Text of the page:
Men to Face Jail Time for Asbestosis Exposure
March 16, 2013
Even though there are strict laws governing people who work with asbestos - designed to limit their risk of asbestosis disease
- employers and organizations looking to cut corners may still put their employees in jeopardy. Asbestosis lawsuits have been filed against companies whose actions are blamed for employees becoming ill with the condition. Meanwhile, three men have been convicted for exposing students to asbestosis.
According to ABC News
(3/12/13), the three men were executives with a non-profit called “Firm Build.” They used high school students to remove asbestos from a building at a former air force base but did not tell the teens they were working with asbestos and gave the students only goggles, hard hats and cotton masks as protection. The men were reportedly convicted of violating federal laws for their actions and could face up to two years in prison.
Asbestos is a known carcinogen and has been linked to serious conditions such as mesothelioma and asbestosis. Both are fatal conditions that can take years - even decades - to develop. The conditions develop because asbestos fibers can cause scar tissue to form in a person’s lung, which prevents the lung tissue from expanding and contracting properly. Symptoms of asbestosis include chest pain, cough and shortness of breath that slowly worsens over time. There is no cure for asbestosis.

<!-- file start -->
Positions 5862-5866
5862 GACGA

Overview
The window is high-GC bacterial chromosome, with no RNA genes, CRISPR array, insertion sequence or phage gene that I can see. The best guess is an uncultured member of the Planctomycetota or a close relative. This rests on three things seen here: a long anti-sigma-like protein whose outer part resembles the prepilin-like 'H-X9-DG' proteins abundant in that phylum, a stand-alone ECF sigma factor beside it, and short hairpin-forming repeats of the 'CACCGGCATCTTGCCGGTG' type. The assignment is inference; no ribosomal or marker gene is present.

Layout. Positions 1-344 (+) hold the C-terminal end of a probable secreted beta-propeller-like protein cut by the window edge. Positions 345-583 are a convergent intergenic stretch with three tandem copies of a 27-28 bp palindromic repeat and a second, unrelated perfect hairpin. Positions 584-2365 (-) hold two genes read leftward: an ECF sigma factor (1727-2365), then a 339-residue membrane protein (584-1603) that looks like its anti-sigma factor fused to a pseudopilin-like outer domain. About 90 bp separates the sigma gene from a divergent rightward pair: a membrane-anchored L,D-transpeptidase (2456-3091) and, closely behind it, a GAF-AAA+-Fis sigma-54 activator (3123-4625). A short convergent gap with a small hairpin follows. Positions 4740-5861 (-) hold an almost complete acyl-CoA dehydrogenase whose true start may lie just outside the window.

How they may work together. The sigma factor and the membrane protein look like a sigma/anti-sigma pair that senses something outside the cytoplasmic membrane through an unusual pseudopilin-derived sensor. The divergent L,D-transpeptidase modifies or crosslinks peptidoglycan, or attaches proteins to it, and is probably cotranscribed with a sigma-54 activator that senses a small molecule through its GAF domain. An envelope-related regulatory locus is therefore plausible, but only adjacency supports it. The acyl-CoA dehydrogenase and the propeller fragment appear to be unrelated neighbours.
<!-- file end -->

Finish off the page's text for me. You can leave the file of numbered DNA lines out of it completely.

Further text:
There are strict guidelines for protecting people who work with asbestos to ensure their chances of inhaling the carcinogen are reduced. Under federal laws, people working with asbestos must be given full-face respirators, Tyvek suits, covers for their footwear, gloves and caps, or they must take specific protective measures to stop the asbestos from coming loose.
According to Central Valley Business Times
(3/11/13), the government alleges asbestos did indeed come loose during the “Firm Build” operation. Because the asbestos came loose, students, subcontractors and employees were all exposed to the carcinogen.
One of the reasons protective clothing is vital is that asbestos fibers stick to clothing and can be inhaled by others who do not work with the material. Many people who developed asbestosis or mesothelioma did not work with asbestos directly but washed the clothes of people who worked with asbestos-containing materials.
Even though there are strict laws governing people and companies that work with asbestos, lawsuits are still filed on a daily basis against companies that are blamed for not properly protecting their employees. The Wall Street Journal
(3/11/13) notes that personal injury lawsuits concerning asbestos are filed at a rate of 85 lawsuits per day.